T. D.
1991
.
FASB proposes relief for sufferers of FAS 96.
Journal of Corporate Accounting & Finance
3
(
2
):
167
177
.
Brown,
L. D.,
and
Feroz
E. H.
1992
.
Does the FASB listen to corporations?
Journal of Business Finance & Accounting
19
(
5
):
715
731
.
Burgstahler,
D. C.,
and
Sawers
K. M.
2017
.
Management of financial performance measures: Evidence from private colleges and universities
.
Journal of Governmental & Nonprofit Accounting
6
(
1
):
1
29
.
Chipulu,
M.,
Ojiako
U.,
Marshall
A.,
Williams
T.,
Bititci
U.,
Mota
C.,
Shou
Y.,
Thomas
A.,
El Dirani
A.,
Maguire
S.,
and
Stamati
T.
2019
.
A dimensional analysis of stakeholder assessment of project outcomes
.
Production Planning and Control
30
(
13
):
1072
1090
.
Dechow,
P. M.,
Hutton
A. P.,
and
Sloan
R. G.
1996
.
Economic consequences of accounting for stock-based compensation
.
Journal of Accounting Research
34
:
1
20
.
Durocher,
S.,
and
Fortin
A.
2011
.
Practitioners' participation in the accounting standard-setting process
.
Accounting and Business Research
41
(
1
):
29
50
.
Durocher,
A.,
Fortin
A.,
and
Cote
L.
2007
.
Users' participation in the accounting standard-setting process: A theory-building study
.
Accounting, Organizations and Society
32
(
1–2
):
29
59
.
Eldenburg,
L. G.,
Gunny
K. A.,
Hee
K. W.,
and
Soderstrom
N.
2011
.
Earnings management using real activities: Evidence from nonprofit hospitals
.
The Accounting Review
86
(
5
):
1605
1630
.
Financial Accounting Standards Board (FASB).
1993
a.
Accounting for Contributions Received and Contributions Made. Statement of Financial Accounting Standards No. 116
.
Norwalk, CT: FASB
Financial Accounting Standards Board (FASB).
1993
b.
Financial Statements of Not-for-Profit Organizations. Statement of Financial Accounting Standards No. 117
.
Norwalk, CT: FASB
Financial Accounting Standards Board (FASB).
2015
a.
Proposed Accounting Standards Update: Not-For-Profit Entities (Topic 958) and Health Care Entities (Topic 954) Presentation of Financial Statements of Not-for-Profit Entities
.
Financial Accounting Standards Board (FASB).
2015
b.
Online Letters for Proposed Accounting Standards Update: Not-For-Profit Entities (Topic 958) and Health Care Entities (Topic 954)
.
Financial Accounting Standards Board (FASB).
2016
.
Accounting Standards Update No. 2016-14: Not-for-Profit Entities (Topic 958) Presentation of Financial Statements of Not-for-Profit Entities
.
Financial Accounting Standards Board (FASB).
2017
.
Project 2016-270: Proposed Accounting Standards Update: Not-for-Profit Entities (Topic 958) Clarifying the Scope and the Accounting Guidance for Contributions Received and Contributions Made
.
Financial Accounting Standards Board (FASB).
2018
.
Accounting Standards Update 2018-08: Not-for-Profit Entities (Topic 958) Clarifying the Scope and the Accounting Guidance for Contributions Received and Contributions Made
.
Financial Accounting Standards Board (FASB).
2020
.
Facts About FASB: FASB's Due Process Steps
.
Fischer,
M.,
Gordon
T. P.,
Greenlee
J.,
and
Keating
E. K.
2004
.
Measuring operations: An analysis of US private colleges and universities' financial statements
.
Financial Accountability & Management
20
(
2
):
129
151
.
Georgiou,
G.
2002
.
Corporate non-participation in the ASB standard-setting process
.
European Accounting Review
11
(
4
):
699
722
.
Georgiou,
G.
2010
.
The IASB standard-setting process: Participation and perceptions of financial statement users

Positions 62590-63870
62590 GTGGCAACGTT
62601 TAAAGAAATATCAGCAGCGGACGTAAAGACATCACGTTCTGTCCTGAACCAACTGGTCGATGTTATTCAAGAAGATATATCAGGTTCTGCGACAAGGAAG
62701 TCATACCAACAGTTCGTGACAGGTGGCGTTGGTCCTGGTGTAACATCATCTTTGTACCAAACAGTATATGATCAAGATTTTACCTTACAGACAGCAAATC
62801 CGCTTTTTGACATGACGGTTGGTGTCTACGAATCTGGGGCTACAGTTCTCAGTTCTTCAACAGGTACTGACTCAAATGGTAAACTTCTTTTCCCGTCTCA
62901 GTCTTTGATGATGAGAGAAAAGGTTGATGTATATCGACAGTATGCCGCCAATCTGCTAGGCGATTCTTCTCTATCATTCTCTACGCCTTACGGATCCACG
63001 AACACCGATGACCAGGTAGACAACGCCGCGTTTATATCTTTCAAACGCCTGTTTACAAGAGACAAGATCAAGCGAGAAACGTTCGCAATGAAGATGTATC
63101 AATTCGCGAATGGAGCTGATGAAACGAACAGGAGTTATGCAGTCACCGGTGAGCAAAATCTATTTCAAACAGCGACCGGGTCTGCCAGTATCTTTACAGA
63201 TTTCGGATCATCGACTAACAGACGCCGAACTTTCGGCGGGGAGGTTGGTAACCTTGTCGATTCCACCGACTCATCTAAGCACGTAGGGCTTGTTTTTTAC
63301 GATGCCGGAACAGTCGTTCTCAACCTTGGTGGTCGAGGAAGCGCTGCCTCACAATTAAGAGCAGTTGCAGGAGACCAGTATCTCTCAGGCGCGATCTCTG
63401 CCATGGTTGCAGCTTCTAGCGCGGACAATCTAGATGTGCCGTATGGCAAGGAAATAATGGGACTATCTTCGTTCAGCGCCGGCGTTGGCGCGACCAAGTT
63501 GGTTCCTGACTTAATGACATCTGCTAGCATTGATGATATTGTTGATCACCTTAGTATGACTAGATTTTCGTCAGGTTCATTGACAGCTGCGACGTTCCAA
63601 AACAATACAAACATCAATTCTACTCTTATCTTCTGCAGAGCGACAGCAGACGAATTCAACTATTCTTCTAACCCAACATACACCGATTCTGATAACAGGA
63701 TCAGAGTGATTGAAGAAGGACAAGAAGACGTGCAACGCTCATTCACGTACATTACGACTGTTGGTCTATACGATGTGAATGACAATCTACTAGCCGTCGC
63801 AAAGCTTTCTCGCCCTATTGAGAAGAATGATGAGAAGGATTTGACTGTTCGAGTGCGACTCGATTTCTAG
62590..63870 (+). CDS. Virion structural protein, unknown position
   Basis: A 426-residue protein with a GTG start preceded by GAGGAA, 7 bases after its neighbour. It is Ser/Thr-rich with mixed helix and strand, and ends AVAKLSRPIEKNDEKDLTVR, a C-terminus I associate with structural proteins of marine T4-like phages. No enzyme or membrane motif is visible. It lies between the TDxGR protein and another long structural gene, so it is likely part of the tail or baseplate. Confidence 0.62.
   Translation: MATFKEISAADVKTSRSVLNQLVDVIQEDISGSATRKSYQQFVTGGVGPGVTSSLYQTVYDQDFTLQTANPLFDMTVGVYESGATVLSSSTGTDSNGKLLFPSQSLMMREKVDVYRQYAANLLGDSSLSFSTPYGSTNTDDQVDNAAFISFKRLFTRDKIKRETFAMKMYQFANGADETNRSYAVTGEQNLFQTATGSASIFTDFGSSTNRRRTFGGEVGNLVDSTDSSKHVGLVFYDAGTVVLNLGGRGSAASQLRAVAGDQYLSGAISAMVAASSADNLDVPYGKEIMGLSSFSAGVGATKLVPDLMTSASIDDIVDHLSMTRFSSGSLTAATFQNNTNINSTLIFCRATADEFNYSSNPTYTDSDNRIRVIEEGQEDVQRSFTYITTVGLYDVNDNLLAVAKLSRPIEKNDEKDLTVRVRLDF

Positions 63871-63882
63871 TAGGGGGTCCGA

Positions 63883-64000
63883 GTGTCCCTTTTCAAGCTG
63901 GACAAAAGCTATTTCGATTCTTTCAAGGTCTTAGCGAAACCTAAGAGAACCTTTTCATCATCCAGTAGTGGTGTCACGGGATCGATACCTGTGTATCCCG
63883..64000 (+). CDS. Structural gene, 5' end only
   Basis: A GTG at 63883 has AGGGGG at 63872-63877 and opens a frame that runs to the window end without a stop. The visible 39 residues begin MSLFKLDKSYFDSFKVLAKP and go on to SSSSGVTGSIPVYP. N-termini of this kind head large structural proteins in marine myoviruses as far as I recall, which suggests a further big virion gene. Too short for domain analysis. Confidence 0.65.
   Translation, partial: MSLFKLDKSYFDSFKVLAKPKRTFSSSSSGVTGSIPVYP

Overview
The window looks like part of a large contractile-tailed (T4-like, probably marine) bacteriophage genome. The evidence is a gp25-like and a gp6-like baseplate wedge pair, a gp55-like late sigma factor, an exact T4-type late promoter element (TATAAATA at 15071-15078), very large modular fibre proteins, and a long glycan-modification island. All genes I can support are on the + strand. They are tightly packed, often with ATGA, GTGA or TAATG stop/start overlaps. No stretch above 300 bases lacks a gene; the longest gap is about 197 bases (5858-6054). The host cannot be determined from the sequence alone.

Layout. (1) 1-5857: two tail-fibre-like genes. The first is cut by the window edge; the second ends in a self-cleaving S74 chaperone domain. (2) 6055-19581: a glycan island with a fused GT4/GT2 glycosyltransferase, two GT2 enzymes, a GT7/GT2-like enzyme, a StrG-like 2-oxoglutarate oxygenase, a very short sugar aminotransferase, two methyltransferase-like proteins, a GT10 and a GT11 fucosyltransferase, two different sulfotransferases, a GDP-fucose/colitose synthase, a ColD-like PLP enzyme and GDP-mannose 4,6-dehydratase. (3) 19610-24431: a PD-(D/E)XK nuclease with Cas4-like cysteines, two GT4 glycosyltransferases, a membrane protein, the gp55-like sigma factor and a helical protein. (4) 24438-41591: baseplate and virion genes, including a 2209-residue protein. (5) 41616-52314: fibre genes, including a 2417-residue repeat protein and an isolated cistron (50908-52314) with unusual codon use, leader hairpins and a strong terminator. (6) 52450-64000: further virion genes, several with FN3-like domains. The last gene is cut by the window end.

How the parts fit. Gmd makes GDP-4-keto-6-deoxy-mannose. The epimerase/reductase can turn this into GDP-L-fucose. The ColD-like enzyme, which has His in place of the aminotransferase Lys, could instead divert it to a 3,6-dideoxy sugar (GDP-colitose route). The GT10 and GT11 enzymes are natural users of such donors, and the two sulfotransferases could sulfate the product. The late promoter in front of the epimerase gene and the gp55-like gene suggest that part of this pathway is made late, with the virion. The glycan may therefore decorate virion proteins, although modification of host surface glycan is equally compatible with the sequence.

.
The British Accounting Review
42
(
2
):
103
118
.
Gordon,
T. P.
2013
.
Not-for-profit accounting in a changing world of standard-setting: What professors and students need to know
.
Journal of Accounting Education
31
(
3
):
232
243
.
Gordon,
T. P.,
Greenlee
J. S.,
and
Nitterhouse
D.
1999
.
Tax-exempt organization financial data: Availability and limitations
.
Accounting Horizons
13
(
2
):
113
128
.
Gordon,
T. P.,
Knock
C. L.,
and
Neely
D. G.
2009
.
The role of rating agencies in the market for charitable contributions: An empirical test
.
Journal of Accounting and Public Policy
28
(
6
):
469
484
.
Greene,
S. G.
1993
.
Accounting proposals under fire: Charities complain that changes in rules could increase costs, discourage donors, and confuse everyone. Chronicle of Philanthropy 5 (March 9): 29, 31.
Herz,
R. H.
2003
.
Commentary: A year of challenge and change for the FASB
.
Accounting Horizons
17
(
3
):
247
255
.
Holder,
A. D.,
Karim
K. E.,
Lin
K. J.,
and
Woods
M.
2013
.
A content analysis of the comment letters to the FASB and IASB: Accounting for contingencies
.
Advances in International Accounting
29
(
1
):
134
153
.
Huian,
M. C.
2013
.
Stakeholders' participation in the development of the new accounting rules regarding the impairment of financial assets
.
Business Management Dynamics
2
(
9
):
23
35
.
Kidwell,
L.,
and
Lowensohn
S.
2018
.
Stakeholder participation in the governmental accounting standard-setting process
.
Journal of Public Budgeting, Accounting & Financial Management
30
(
2
):
252
268
.
Krishnan,
R.,
and
Yetman
M.
2011
.
Institutional drivers of reporting decisions in nonprofit hospitals
.
Journal of Accounting Research
49
(
4
):
1001
1039
.
Krishnan,
R.,
Yetman
M.,
and
Yetman
R.
2006
.
Expense misreporting in nonprofit organizations
.
The Accounting Review
81
(
2
):
399
420
.
Mair,
P.,
Borg
I.,
and
Rusch
T.
2016
.
Goodness-of-fit assessment in multidimensional scaling and unfolding
.
Multivariate Behavioral Research
51
(
6
):
772
789
.
Millar,
B.
1990
.
Nonprofits charge that overhaul of accounting rules would distort financial situation of many charities. Chronicle of Philanthropy 2 (May 29): 1, 23–25.
National Center for Charitable Statistics (NCCS) Core Files.
2018
.
The Nonprofit Sector in Brief 2018: Public Charites, Giving, and Volunteering
.
Northcutt,
R. H.
1995
.
Observations on Professor Anthony's commentary
:
The nonprofit mess.
Accounting Horizons
9
(
2
):
54
55
.
Quosigk,
B. M.,
and
Forgione
D. A.
2018
.
The association of program ratios and consolidation choices: Evidence from nonprofit hospitals
.
Accounting Horizons
32
(
4
):
147
162
.
Rabinowitz,
G. B.
1975
.
An introduction to nonmetric multidimensional scaling
.